What is Bank Fraud?
First, it constitutes any criminal offense that that tries to defraud a financial institution.
The goal may be to get assets, money, or even property owned by a bank. The goal may even be to control the bank itself. For that reason, it isn’t just practiced by individuals.
It might be practiced by institutions against a bank (in attempt to push it out of competition).
Also, bank fraud has many subcategories. They include the following:
- Loan Fraud. This what individuals mostly imagine with regards to bank fraud. It involves illegal methods of misrepresentation. Those misrepresentations involve false statements on loan applications. Its goals revolve around accessing funds that a customer doesn’t qualify for.
- Document Falsification. Can be included with loan fraud. It involves misrepresenting personal information (identity, finances, and assets) to gain a financial institution’s trust. Though its intention may extend beyond loan fraud. For example, a document falsification might be done for tax evasion.
- Counterfeit Documents. While document falsification looks at half-truths on official paperwork, counterfeit documents look at forged paperwork. The goal is to blatantly lie to a financial institution, and it may involve a variety of motives (such as getting extra loans).
- Check Forgery. Involves using either fake checks, or trying to use the legal checks of other people to access funds at a bank.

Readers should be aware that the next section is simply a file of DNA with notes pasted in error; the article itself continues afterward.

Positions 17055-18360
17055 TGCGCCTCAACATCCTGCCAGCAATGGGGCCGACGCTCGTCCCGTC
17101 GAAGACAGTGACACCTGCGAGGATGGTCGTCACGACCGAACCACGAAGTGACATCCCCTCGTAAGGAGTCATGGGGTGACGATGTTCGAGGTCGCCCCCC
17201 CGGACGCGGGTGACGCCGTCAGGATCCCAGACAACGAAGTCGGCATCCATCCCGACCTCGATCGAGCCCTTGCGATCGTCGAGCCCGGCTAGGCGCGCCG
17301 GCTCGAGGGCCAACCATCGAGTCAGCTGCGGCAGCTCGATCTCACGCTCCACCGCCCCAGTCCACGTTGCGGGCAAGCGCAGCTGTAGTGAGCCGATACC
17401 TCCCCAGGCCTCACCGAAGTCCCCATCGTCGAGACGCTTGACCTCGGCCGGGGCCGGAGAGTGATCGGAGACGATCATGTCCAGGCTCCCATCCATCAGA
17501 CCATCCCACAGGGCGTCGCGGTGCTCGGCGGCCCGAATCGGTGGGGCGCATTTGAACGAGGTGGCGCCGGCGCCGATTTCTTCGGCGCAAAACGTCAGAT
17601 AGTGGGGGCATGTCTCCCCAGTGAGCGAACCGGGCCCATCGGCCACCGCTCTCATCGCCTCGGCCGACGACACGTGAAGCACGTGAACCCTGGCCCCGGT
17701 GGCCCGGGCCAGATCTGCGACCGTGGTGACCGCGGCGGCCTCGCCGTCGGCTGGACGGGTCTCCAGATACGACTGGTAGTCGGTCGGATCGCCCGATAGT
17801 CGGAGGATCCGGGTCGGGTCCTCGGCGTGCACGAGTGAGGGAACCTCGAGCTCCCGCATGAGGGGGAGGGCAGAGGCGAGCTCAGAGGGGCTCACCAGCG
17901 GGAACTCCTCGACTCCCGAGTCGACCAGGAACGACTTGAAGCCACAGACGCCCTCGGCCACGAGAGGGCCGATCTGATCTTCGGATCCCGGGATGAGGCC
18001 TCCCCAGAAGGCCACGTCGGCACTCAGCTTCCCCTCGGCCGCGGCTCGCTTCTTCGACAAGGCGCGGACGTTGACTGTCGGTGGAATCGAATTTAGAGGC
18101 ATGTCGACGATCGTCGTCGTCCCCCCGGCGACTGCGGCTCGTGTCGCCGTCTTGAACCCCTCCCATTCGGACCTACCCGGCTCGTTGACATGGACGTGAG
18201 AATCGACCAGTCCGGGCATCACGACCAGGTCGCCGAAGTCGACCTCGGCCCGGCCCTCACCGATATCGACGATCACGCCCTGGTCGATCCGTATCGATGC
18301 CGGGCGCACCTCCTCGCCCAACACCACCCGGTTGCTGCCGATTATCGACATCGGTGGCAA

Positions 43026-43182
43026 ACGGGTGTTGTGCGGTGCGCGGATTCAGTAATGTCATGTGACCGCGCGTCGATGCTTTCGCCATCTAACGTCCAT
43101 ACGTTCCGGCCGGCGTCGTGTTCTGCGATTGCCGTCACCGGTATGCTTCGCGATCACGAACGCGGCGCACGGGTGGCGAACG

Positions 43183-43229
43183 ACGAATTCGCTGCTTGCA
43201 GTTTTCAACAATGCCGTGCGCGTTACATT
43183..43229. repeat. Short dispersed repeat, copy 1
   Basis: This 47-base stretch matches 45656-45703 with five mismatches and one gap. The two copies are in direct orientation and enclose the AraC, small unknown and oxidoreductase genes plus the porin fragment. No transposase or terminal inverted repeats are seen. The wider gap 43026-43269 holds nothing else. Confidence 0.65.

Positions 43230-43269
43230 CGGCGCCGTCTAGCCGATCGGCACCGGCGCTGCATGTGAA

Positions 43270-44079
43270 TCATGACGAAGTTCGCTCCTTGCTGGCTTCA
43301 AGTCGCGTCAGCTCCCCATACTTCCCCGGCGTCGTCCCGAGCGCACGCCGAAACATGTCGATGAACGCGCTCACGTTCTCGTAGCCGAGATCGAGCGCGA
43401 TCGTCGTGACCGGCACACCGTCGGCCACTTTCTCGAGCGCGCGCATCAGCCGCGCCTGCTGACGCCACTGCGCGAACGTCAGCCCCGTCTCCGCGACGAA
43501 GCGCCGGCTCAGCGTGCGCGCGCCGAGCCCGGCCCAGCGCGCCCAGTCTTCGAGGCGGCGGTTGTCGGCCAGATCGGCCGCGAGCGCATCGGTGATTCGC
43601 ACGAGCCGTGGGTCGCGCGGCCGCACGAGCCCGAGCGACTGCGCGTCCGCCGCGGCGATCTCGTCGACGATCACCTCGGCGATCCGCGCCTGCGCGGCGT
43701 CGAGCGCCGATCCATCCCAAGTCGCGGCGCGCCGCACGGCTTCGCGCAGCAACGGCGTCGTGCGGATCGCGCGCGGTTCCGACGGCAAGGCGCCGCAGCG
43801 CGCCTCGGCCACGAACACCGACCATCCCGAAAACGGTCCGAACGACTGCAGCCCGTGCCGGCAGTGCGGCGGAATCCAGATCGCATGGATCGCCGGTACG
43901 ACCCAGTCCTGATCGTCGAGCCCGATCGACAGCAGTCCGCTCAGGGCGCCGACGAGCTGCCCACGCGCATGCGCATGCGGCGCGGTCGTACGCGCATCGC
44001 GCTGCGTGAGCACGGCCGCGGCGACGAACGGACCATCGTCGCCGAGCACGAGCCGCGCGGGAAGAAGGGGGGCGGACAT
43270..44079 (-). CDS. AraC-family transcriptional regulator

- Mail Fraud. Using misrepresentation by mail to access bank finances.
- Wire Fraud. Using telephone to defraud a financial institution.
As of recent times, bank fraud has also extended to the online world, where it’s often done in the form of phishing.
Malicious parties will sometimes setup fake banking websites, or send malicious links to access an individual’s bank information – only to steal that information for their personal use.
Those parties may be prosecuted for bank fraud if they’re impersonating an online banking site.
How is Bank Fraud Prosecuted?
It’s prosecuted at the federal level, and following the definition of the U.S. Code’s Title 18 (Bank Fraud Statue).
Bank fraud is punished with a 30 year prison sentence. Convicted felons may be fined up to $1 million.
Prosecution may even be more brutal to those who defraud a bank that’s insured by the government. In those cases, investigations and prosecutions are quite detailed.
Other Consequences of Being Convicted
For starters, it hurts the individual’s reputation. It’s almost impossible for a convict to seek employment or earn a living with such a track record.
Next, there’s the publicity. Assuming a convict managed to get away with a lot of assets, they can expect their case to be discussed in media outlets.
That publicity doesn’t only hurt the convict. It also hurts the financial institution’s reputation, where it may be seen as careless with who tries accessing its funds.
For those reasons, if you’re a financial institution, you should set in-place precautions to catch any fraud attempts. And if you’re a customer, you should have a framework on dealing with institutions for your financial needs.